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Who Can I Blame?

Posted by Somebody's Mother on 2:56 p.m.

The good news is that Bangladesh has lifted its two-week ban on Facebook.  The bad news is that nine activists died in a flotilla carrying humanitarian supplies for the citizens of Gaza.  The good news is that, five days later, when the Israeli army boarded the Rachel Corrie ship, no one was hurt.  The bad news is that the Egyptian Supreme Court has upheld a law stripping citizenship from any Egyptian man married to an Israeli woman and there are approximately 30,000 Egyptian men who are married to women with Israeli citizenship as during the Iraq war, Egyptians found work in Israel and subsequently married women of that country.

The bad news from the Middle East keeps getting worse and the good news is so mild in comparison, so scant, that even a cautious optimist like me has to throw up her hands and try not to read too much news on the Internet.  There is so much conjecture and hot air fuming out of my TV and computer these days that I can scarcely breathe in my home.  I would like to throw a verbal temper tantrum but I would only be adding to the pundit global warming that is going on these days.

The Middle East isn’t the only problem: go south of the border, very south of the border to the oil-drenched shores of Louisiana.  The good news/bad news rollercoaster there is not buying friends for the folks at BP or for President Obama.  One day, capping the leak with mud failed.  A few days later, we hear that the containment cap placed on the gusher trapped about 1.67 million litres of oil…but the oil is still coming out.

I like a scapegoat as much as the next guy but if you’re going to pick between Mr. Obama and BP Chairman Tom “I’d like to get my life back” Hayward, I know which one I would choose to throw the rotten tomato at.  How he could fit a very big foot like that in his mouth is a question for physics.  When you think how many men died on that rig, how many livelihoods may be ruined by this disaster, it is hard to pity Hayward for losing quality time at the ski hill or golf course when so much of the Gulf of Mexico is likely to suffer damage that, some experts are saying, will not be fixed in our lifetime.  Perhaps this is a pessimistic assessment. The damage to fish stocks, animal and plant life may be understood better next year at this time, but right now, it’s looking very bad. Blaming Hayward may feel good, but what does it accomplish?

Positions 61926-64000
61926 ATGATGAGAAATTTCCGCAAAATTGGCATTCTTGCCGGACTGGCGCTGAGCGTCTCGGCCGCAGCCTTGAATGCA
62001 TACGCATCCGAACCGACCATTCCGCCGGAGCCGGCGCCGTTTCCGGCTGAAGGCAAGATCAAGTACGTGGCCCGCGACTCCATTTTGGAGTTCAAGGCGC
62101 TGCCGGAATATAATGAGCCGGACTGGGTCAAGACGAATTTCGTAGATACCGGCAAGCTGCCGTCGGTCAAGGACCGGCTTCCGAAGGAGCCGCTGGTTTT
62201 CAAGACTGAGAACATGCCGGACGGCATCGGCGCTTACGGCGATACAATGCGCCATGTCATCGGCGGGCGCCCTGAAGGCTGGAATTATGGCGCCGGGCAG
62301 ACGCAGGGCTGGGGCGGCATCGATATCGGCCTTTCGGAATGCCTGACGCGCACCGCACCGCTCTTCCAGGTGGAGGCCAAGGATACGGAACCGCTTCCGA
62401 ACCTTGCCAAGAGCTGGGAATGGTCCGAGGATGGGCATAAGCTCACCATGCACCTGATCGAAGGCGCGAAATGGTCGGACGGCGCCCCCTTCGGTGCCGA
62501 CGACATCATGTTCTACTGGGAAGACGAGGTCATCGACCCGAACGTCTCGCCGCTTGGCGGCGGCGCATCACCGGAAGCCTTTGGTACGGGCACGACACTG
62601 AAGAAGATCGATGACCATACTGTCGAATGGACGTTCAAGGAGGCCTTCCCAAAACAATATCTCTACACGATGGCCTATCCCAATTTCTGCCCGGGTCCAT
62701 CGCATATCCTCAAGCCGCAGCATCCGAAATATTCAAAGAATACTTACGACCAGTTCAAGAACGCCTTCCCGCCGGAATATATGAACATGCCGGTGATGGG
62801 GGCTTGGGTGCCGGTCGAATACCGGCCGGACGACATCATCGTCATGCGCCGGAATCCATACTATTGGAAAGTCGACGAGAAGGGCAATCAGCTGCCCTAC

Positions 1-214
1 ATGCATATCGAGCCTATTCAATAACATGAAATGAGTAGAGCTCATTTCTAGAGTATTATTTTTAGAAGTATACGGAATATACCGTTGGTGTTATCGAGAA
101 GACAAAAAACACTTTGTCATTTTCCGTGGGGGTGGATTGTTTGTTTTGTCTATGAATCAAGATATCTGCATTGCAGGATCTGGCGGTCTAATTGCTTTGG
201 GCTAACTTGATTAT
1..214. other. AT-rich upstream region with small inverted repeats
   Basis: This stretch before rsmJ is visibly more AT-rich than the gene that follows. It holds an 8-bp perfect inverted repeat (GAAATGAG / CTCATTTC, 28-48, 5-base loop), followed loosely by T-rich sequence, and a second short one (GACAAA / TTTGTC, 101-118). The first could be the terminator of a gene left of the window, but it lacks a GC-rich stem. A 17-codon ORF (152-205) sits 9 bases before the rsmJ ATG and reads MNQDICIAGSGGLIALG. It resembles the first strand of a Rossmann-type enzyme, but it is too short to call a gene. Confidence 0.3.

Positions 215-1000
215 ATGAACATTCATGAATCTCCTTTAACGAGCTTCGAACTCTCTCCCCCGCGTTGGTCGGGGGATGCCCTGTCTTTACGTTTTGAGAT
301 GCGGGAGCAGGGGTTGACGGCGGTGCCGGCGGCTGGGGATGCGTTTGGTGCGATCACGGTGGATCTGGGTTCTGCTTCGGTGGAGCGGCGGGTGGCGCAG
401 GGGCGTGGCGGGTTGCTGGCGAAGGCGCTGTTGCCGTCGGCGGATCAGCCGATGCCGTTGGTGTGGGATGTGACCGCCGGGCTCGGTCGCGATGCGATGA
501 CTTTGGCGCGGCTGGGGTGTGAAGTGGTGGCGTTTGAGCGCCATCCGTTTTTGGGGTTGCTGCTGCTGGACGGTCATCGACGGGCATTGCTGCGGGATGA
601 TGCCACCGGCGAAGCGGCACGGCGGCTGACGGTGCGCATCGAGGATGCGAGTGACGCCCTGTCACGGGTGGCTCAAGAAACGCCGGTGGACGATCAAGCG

With all this bad news, the world desperately craves someone to blame, so making scapegoats of Obama, Hayward, the Israeli people, (instead of the Israeli government) seems to be a simple reaction to complex technical and political problems.  This is where we all get into trouble. 

There is no question that we need to hold guilty parties accountable for their actions and that measures have to be taken to provide equitable solutions to people who are suffering, whether it’s the people of Gaza who are living in an economic hell, the Israeli people who never know when a rocket will be lobbed on them, the widows and families of the men who were killed on that BP oil rig, and the people who make their living from the waters that still have gallons of oil gushing into them.

Regulatory agencies that are supposed to ensure the safety of offshore drilling need to do their jobs instead of kowtowing to the oil industry.  Politicians need to stop posturing and start negotiating in an atmosphere of mutual respect and a willingness to protect human life and the dignity of human life.  Until people do their jobs right, this planet and its inhabitants remain in a perilous state, and no amount of pointed fingers will change that.